[ASC-media] Story Opportunities from Issues magazine: Diet and Health

Issues magazine science at control.com.au
Tue Sep 27 11:50:31 EST 2005

Story Opportunities from Issues magazine: Diet and Health
Issues 72, September 2005
The September edition of Issues magazine, released today, explores the
science behind the food we eat and our diets from a number of different
While obesity is now considered a major health issue, Lily O'Hara of the
University of the Sunshine Coast argues: "There is significant evidence that
demonstrates that weight is a very poor predictor of health outcomes when
other factors such as physical activity are accounted for". In fact, O'Hara
believes that it is the emphasis we put on weight that is really unhealthy,
listing "increased body dissatisfaction, eating and physical activity
disorders, and size-based bullying, harassment, violence and
Barbara Santich of The University of Adelaide points out that the problem is
more than eating too much fat or too many carbohydrates. Santich notes that
the French eat what would seem to be an unhealthy diet, but are far less fat
than Americans. The reason seems to be that "portion sizes in fast food
chains in both countries, and also in comparable restaurants, were on
average 25% larger in America. Individual-portion foods in supermarkets also
tended to be larger in America than in France."
We all know that habits can be hard to break and many of our habits are set
in school. A long-term contribution to the problem may include healthier
canteens. Rita Alvaro of the Women's and Children's Hospital, Adelaide,
says: "Canteens can help model and reinforce healthy eating messages that
are given in the classroom. Providing healthy food in the canteen can also
help children put the healthy eating messages into practice."
Science also has a role to play, with Food Science Australia working to
create "functional foods" that do much more than just give you the energy to
get through the day. Its research covers everything from vitamin-loaded food
colouring to a process called "microencapsulation" that adds the omega-3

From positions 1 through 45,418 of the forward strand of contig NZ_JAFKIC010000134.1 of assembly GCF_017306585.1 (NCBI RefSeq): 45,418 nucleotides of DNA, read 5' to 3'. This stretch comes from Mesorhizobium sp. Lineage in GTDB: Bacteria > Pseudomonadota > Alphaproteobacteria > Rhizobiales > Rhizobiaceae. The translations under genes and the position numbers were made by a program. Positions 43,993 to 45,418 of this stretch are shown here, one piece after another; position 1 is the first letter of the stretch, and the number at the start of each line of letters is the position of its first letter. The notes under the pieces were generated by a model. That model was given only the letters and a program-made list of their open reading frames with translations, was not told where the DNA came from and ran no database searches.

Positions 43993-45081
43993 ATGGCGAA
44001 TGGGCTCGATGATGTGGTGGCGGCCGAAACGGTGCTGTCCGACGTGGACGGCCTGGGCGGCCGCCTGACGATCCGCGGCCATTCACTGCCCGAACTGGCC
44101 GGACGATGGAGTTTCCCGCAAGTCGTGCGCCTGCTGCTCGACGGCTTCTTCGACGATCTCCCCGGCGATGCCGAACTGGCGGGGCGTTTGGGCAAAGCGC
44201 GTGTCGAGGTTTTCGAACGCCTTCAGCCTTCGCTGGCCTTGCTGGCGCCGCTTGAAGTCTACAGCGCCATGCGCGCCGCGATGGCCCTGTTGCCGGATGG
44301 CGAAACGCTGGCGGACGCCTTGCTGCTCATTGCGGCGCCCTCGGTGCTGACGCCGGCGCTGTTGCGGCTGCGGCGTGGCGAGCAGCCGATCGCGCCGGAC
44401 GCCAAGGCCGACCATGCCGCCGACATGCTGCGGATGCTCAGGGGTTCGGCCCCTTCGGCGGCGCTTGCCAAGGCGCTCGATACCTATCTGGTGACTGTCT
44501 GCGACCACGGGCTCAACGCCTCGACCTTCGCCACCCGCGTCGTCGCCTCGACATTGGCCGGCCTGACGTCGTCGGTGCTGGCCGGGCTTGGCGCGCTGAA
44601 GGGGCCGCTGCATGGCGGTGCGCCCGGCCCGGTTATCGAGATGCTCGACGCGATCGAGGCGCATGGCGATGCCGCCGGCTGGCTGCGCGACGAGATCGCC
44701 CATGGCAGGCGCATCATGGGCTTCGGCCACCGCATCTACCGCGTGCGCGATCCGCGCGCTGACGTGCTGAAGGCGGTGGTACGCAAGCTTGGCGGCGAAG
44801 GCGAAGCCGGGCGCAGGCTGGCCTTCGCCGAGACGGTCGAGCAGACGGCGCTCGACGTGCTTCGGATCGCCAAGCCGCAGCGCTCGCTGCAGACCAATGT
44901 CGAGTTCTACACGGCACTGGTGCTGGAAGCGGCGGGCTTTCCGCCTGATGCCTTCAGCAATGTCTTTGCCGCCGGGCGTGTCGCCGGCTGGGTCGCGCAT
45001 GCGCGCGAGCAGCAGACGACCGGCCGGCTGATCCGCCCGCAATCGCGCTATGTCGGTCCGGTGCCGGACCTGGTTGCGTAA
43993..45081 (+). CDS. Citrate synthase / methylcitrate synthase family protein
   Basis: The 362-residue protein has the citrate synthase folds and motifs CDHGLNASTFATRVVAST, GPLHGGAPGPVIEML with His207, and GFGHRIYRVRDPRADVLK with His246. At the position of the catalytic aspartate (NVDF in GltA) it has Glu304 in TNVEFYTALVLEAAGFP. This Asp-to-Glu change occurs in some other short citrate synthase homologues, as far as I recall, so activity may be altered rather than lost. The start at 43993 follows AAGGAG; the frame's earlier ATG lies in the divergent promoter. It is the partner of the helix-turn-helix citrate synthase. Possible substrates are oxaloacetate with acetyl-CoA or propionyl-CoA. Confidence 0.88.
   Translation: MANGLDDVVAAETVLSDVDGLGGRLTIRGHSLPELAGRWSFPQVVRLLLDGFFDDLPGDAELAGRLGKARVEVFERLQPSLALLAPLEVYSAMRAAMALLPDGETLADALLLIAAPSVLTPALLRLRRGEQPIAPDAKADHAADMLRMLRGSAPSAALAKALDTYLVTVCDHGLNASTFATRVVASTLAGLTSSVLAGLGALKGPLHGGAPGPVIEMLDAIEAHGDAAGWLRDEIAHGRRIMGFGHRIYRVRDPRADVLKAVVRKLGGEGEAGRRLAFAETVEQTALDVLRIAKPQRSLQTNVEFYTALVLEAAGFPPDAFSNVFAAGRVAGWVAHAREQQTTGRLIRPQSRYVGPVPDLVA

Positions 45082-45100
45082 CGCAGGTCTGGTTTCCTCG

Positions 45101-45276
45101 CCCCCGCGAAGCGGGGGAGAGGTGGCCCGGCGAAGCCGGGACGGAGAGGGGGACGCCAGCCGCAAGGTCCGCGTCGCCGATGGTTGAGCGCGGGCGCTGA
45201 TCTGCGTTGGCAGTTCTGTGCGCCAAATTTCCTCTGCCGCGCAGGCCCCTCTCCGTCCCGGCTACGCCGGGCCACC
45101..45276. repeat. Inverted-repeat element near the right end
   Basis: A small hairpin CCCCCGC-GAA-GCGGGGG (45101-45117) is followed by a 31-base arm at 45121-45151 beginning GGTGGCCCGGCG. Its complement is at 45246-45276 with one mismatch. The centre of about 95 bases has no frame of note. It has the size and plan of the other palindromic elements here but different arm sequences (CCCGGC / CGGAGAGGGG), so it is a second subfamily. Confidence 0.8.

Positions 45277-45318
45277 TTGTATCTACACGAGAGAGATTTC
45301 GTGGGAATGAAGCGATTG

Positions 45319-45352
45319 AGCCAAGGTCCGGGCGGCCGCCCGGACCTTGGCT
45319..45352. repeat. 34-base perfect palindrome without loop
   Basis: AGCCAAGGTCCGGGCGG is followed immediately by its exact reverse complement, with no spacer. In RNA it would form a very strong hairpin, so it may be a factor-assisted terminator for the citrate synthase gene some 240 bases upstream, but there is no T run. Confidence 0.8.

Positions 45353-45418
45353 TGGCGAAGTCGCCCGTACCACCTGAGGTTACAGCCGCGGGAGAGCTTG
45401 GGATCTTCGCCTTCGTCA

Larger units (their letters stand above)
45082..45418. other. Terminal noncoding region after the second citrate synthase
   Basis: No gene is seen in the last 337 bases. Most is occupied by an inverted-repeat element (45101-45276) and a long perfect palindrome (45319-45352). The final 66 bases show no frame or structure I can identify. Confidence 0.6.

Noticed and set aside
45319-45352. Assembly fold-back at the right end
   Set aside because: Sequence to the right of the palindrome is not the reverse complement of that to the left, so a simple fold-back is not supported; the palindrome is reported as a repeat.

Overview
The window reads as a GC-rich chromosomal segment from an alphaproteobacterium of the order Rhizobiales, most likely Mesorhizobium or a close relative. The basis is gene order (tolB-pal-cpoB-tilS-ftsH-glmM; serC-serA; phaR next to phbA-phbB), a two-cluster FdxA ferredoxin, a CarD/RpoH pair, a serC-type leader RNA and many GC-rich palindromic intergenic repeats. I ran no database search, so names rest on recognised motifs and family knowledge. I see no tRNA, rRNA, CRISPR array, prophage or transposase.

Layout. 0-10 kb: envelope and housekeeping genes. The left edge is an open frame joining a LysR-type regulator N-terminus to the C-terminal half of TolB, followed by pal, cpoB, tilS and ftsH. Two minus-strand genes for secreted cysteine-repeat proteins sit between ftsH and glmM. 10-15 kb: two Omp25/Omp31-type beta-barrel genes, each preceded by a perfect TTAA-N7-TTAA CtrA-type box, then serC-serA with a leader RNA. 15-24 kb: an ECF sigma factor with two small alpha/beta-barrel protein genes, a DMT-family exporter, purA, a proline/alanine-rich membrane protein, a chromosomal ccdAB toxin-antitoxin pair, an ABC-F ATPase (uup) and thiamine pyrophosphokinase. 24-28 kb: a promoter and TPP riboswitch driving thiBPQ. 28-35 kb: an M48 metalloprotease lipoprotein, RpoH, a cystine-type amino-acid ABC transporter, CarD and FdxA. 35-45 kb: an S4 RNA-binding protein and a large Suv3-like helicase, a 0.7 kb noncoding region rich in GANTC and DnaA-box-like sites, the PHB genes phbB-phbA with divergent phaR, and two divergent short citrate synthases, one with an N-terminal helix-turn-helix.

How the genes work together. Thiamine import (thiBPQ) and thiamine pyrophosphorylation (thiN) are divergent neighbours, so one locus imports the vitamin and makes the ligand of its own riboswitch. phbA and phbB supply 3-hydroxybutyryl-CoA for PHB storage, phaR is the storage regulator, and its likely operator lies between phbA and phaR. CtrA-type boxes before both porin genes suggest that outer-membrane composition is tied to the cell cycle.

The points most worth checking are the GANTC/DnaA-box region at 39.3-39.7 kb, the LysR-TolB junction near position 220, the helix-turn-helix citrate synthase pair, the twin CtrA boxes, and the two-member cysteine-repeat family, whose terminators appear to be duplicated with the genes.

from fish oil to foods while removing the unpleasant smell.
A number of "fad" diets have become popular in recent years, prompting CSIRO
to use its scientific credentials to develop a healthy and effective diet
regime. Manny Noakes and Peter Clifton of CSIRO Human Nutrition explain how
they devised the best-selling CSIRO Total Wellbeing Diet, but prominent
nutritionist Rosemary Stanton and Gyorgy Scrinis of RMIT question the
livestock industry links funding the research behind CSIRO's diet.
The most passionate debate about food and science is about the use of
genetically modified (GM) plants as food crops. David Tribe of The
University of Melbourne argues that the threat from GM looks small compared
with the potential benefits. However, Jeremy Tager of Greenpeace argues that
the spread of untested GM crops in our food supply demonstrates that our
regulatory bodies are not up to protecting us from novel foods that may turn
out to harm our health.
It's hard to have an intelligent debate about any aspect of food when there
are so many misleading myths around. Dietician and skeptic Glenn Cardwell
decided there were just too many myths about food to tackle them all, so he
decided to concentrate on hydration and drinking. The things he uncovers
gives you some idea of the scale of what we think we know ­ but don't.
Chocolate is full of fat and sugar, but it also contains chemicals that are
believed to be good for your health. The Victorian Department of Human
Services balances the scales with an analysis of chocolate's nutritional
Issues is available by subscription only at www.issues.com.au
Stephen Luntz (Editor): 03 9500 0015, issues at control.com.au
Guy Nolch (Publisher): 03 9500 0015, science at control.com.au
Web: www.issues.com.au
Guy Nolch
Publisher, Issues
Box 2155 Wattletree Rd PO
VIC 3145 Australia
Phone 61-3-9500 0015
Fax 61-3-9500 0255
Web issues.control.com.au

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